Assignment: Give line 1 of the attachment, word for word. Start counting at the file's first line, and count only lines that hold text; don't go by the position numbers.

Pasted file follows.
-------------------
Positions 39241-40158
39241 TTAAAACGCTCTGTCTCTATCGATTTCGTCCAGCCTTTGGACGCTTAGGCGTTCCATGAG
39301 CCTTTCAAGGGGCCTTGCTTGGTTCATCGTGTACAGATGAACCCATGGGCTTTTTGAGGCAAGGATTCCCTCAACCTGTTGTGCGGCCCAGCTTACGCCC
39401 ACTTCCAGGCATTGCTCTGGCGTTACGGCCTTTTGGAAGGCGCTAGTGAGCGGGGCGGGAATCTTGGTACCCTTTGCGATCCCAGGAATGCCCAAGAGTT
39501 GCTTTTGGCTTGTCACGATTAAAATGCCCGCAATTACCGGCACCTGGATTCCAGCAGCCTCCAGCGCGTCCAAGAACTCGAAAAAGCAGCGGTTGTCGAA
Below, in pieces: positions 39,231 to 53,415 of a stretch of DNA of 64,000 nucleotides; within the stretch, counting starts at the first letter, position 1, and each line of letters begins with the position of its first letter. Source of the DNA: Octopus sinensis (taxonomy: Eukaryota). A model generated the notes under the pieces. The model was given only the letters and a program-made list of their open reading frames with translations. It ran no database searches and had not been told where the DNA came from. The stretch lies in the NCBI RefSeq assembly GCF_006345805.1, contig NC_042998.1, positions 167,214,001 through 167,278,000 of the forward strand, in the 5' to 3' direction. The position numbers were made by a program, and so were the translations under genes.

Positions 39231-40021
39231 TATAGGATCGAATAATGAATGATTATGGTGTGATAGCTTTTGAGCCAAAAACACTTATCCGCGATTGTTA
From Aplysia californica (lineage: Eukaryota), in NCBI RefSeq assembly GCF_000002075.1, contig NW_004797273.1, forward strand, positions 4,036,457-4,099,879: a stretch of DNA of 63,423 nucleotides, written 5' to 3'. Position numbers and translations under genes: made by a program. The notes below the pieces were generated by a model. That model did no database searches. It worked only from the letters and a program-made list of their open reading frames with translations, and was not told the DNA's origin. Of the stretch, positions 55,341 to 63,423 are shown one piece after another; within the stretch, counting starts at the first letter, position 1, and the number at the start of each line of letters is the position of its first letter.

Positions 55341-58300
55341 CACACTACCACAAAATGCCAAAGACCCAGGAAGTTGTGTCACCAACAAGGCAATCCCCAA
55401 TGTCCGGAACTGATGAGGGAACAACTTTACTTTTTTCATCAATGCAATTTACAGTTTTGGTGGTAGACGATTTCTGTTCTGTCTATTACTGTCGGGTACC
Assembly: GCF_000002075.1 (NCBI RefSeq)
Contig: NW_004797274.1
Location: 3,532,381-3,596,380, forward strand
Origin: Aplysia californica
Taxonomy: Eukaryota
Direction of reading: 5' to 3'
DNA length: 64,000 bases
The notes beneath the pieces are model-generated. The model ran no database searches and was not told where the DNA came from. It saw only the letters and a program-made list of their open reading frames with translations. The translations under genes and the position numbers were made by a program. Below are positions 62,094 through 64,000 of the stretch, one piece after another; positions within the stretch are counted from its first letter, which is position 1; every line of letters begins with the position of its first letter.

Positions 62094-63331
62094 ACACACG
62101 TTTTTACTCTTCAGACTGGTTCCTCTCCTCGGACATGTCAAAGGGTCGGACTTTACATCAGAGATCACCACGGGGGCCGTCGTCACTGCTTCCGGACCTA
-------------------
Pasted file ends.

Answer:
Positions 39241-40158